Old Master Paintings

An Important Portrait of an Early American Freemason

By Sotheby's

T his arresting portrait, long obscured by overpaint, is an exciting rediscovery. The confident execution belongs to Nathaniel Dance, while the sitter, dressed in a bright salmon-colored coat and adorned with elaborate Masonic regalia, is Joseph Montfort, one of the most important Freemasons in American history.


Montfort was a wealthy and successful businessman, merchant, and civic official who lived in North Carolinia. He settled there in 1752, in his mid-twenties, and by the 1760s he had established his prominent Masonic reputation. He was instrumental in founding the Royal White Hart Lodge in Halifax, North Carolina and also securing its second warrant from the Grand Lodge of England, whose Grand Master from 1767-1772 was Henry Somerset, 5th Duke of Beaufort. In January 1771, after the death of the Provincial Grand Master for North and South Carolina, Benjamin Smith (1715-1770), the Duke of Beaufort appointed Montfort as Provincial Grand Master of and For America. Montfort’s prestige in this position endures even today in the epitaph on his tombstone at the White Hart Lodge: “The highest masonic official ever reigning on this continent . . . the first, the last, the only Grand Master of America.

The present lot before restoration

Nathaniel Dance studied under Francis Hayman before setting off in 1754 for Rome, where he worked with Pompeo Batoni from 1762 in the production of Grand Tour portraits. Dance returned to London in 1765, after which time he painted some of his finest portraits, characterized by vivid palettes and engaging renderings of sitters at leisure. It was on Montfort’s second trip to England in 1771 that he likely sat for the present portrait, probably upon the recommendation of the Duke of Beaufort, whose son, Charles Somerset, had also recently been painted by Dance. However, after the first sitting, contact between Dance and Montfort diminished, as with the latter’s failing health and subsequent death, he never returned to England.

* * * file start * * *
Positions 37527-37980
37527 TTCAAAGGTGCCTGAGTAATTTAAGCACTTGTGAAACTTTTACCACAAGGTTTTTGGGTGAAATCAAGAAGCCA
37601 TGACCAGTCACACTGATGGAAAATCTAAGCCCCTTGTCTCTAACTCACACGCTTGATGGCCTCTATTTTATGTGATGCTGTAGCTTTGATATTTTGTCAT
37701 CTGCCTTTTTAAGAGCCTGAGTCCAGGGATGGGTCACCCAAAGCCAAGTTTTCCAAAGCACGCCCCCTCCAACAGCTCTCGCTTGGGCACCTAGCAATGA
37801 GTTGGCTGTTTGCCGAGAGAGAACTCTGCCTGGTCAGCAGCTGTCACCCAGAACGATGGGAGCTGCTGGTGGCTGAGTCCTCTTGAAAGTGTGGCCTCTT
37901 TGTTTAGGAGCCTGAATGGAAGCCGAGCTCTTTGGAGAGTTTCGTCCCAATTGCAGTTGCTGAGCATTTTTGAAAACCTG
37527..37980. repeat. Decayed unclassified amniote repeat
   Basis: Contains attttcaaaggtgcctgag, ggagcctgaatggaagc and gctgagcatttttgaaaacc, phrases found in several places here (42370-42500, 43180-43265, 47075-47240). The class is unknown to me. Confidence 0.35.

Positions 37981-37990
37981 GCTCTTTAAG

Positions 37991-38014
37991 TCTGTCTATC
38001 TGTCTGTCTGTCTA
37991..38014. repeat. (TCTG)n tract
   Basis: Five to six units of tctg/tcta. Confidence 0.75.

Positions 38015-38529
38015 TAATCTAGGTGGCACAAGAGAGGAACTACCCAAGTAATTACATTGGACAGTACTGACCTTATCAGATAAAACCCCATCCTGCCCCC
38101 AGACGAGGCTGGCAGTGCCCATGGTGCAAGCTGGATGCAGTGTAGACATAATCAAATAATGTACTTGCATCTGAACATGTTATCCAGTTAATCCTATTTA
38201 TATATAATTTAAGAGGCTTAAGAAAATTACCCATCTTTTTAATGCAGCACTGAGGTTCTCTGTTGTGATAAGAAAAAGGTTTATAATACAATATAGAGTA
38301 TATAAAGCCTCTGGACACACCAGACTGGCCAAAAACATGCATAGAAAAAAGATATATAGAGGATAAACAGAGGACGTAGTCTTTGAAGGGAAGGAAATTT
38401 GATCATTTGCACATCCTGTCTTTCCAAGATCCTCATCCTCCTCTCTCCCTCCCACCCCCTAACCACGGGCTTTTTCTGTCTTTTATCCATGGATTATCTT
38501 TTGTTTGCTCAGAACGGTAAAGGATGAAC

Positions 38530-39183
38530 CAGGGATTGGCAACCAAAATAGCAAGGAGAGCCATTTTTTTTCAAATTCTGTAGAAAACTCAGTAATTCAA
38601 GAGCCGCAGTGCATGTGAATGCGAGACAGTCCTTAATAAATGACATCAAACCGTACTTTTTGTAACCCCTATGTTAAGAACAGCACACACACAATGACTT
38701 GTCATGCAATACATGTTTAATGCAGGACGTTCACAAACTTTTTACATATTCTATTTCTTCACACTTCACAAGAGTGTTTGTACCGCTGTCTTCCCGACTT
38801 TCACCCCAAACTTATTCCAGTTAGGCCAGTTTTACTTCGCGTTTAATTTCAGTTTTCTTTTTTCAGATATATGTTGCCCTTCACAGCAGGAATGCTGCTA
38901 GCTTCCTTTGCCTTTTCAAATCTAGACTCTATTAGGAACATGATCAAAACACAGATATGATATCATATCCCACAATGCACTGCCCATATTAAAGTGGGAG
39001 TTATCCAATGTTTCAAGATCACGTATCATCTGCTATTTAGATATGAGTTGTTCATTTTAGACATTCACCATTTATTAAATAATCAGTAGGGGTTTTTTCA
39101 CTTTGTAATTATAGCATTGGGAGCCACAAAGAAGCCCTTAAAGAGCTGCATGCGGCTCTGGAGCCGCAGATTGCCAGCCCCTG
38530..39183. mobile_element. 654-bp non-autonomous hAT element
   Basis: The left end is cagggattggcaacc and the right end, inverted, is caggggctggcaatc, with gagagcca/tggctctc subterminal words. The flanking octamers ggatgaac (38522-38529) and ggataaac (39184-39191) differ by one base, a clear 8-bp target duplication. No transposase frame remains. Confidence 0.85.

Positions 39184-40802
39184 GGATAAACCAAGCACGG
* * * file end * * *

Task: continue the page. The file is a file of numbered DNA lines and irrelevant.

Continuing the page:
Dance seems to have kept the portrait in his studio, though, later reworking it by adding a simple and elegant green coat so as to increase its commercial appeal. The painting then descended through various British collections and was miscatalogued in 1888 as an anonymous portrait of Laurence Sterne. By the time of its sale in 1924, Dance’s name returned to the portrait, but the erroneous identification of the sitter remained until a recent X-Ray examination and cleaning revealed the original intention, now once again visible in the present image.

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